Cisco "Merchant Silicon"

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Cisco "Merchant Silicon"

Postposted on Thu Feb 20, 2014 3:04 pm

I was looking thru this Gizmodo article about folks starting to use "military-grade" rooftop lasers as a backhaul solution, in order to shave milliseconds off transfer times in trading environments.

That reminded me of something I'd heard in one of the CCNA Data Center courses, about the Nexus 3000 series using "merchant silicon" to achieve ultra-low latency for those types of trading scenarios.

Anybody aware of a book or training manual that goes into detail (ala Odom's books) about how they achieve those nanosecond levels of latency? I looked at the data sheets on Cisco's site, and they mention Algo Boost, Warp mode, Hitless Network Address Translation, etc..., but they don't really go into the level of detail on exactly how those technologies achieve it that i'd like.
Hz so good
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Re: Cisco "Merchant Silicon"

Postposted on Fri Feb 21, 2014 9:02 am

The high end routers and switches (Cisco or any other manufacturer) use custom ASICs. You aren't going to get much beyond marketing fluff terms unless you are working directly on them as these things are competitive advantages between manufacturers. They all know roughly what each other is doing anyway from getting hold of the other ones equipment, beating up on it in testing and reverse engineering, but the details are still secret.
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Re: Cisco "Merchant Silicon"

Postposted on Fri Feb 21, 2014 12:42 pm

notfred wrote:The high end routers and switches (Cisco or any other manufacturer) use custom ASICs. You aren't going to get much beyond marketing fluff terms unless you are working directly on them as these things are competitive advantages between manufacturers. They all know roughly what each other is doing anyway from getting hold of the other ones equipment, beating up on it in testing and reverse engineering, but the details are still secret.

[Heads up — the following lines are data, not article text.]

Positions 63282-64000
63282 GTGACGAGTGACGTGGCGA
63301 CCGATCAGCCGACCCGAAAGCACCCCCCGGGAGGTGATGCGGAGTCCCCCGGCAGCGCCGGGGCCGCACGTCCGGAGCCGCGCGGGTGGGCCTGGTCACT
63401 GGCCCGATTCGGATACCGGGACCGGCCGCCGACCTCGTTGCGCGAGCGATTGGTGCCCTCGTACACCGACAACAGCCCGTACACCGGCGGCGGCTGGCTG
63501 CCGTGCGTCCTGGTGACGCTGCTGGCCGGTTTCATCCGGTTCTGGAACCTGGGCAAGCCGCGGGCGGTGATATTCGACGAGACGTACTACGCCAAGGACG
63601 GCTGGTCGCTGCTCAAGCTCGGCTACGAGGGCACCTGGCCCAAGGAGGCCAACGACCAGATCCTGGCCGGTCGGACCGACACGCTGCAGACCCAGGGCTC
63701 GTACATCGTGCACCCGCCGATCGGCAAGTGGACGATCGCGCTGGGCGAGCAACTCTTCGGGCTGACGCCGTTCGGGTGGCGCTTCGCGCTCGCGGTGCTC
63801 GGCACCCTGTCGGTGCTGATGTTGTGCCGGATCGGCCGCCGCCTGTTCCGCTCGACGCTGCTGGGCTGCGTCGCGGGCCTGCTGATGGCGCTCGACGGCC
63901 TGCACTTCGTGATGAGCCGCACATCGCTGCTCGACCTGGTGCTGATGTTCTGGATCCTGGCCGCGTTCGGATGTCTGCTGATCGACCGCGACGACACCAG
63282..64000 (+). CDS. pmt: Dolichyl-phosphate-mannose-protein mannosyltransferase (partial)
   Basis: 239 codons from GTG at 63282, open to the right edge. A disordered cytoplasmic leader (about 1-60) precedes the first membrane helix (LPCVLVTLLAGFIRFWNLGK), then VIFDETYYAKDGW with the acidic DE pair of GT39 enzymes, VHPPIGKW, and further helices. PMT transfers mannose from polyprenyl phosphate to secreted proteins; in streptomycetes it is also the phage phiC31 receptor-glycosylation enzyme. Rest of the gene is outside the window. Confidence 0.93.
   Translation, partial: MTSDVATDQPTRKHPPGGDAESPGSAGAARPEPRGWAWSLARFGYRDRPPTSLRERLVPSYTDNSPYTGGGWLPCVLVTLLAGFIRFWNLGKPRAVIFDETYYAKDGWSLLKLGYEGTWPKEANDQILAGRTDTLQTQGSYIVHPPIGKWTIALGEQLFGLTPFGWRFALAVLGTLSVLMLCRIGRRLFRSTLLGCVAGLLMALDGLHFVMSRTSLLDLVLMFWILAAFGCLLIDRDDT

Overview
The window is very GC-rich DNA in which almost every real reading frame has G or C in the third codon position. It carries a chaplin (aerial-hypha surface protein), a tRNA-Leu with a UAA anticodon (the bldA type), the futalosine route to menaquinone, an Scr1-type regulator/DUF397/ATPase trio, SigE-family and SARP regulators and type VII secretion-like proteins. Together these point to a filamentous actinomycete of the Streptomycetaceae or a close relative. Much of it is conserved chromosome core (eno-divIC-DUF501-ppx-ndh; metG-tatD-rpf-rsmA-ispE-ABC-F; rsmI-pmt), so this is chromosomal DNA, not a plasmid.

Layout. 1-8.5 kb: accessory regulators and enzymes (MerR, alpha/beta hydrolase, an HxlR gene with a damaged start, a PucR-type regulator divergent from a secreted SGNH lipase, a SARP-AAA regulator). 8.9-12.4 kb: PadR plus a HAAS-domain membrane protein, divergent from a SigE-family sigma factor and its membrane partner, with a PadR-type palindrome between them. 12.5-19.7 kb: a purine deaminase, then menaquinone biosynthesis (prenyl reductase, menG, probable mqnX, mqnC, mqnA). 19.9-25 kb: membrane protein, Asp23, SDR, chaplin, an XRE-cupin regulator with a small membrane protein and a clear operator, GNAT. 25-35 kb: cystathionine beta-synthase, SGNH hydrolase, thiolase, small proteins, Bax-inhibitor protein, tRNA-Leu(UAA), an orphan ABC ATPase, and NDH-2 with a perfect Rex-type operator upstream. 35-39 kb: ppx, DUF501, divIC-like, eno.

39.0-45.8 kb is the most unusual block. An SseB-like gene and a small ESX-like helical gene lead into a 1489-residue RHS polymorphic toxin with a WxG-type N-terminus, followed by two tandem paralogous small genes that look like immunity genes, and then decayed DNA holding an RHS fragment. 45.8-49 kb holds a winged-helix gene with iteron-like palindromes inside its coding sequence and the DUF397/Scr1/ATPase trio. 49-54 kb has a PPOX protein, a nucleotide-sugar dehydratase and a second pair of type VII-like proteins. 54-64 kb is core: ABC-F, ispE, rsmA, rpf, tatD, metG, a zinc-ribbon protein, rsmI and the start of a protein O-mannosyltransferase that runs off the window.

I'm trying to get as many cisco certs as possible, and I'd imagine that have that info would help with me getting my CCNA Datacenter, since those switches tend to be ToR. Shame Cisco is trying to hold this close to it's vest, since I'm curious if any of those latency reducing techniques would be useful in other DC operations.
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Re: Cisco "Merchant Silicon"

Postposted on Fri Feb 21, 2014 2:56 pm

You might try posting this question over at the RWT forums. Kanter attracts a pretty high-end range of viewers, and a sizable number of the people who post on there do (or have done) actual commercial chip design. Of course they be restricted in how detailed they're allowed to get, but you're more likely to stumble across somebody who knows something concrete.
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Re: Cisco "Merchant Silicon"

Postposted on Fri Feb 21, 2014 3:43 pm

UberGerbil wrote:You might try posting this question over at the RWT forums. Kanter attracts a pretty high-end range of viewers, and a sizable number of the people who post on there do (or have done) actual commercial chip design. Of course they be restricted in how detailed they're allowed to get, but you're more likely to stumble across somebody who knows something concrete.



Thanks much! I hadn't thought of heading over to RWT. The articles get updated sporadically. so they'd almost dropped off my radar... Was unaware they had a vibrant forum community!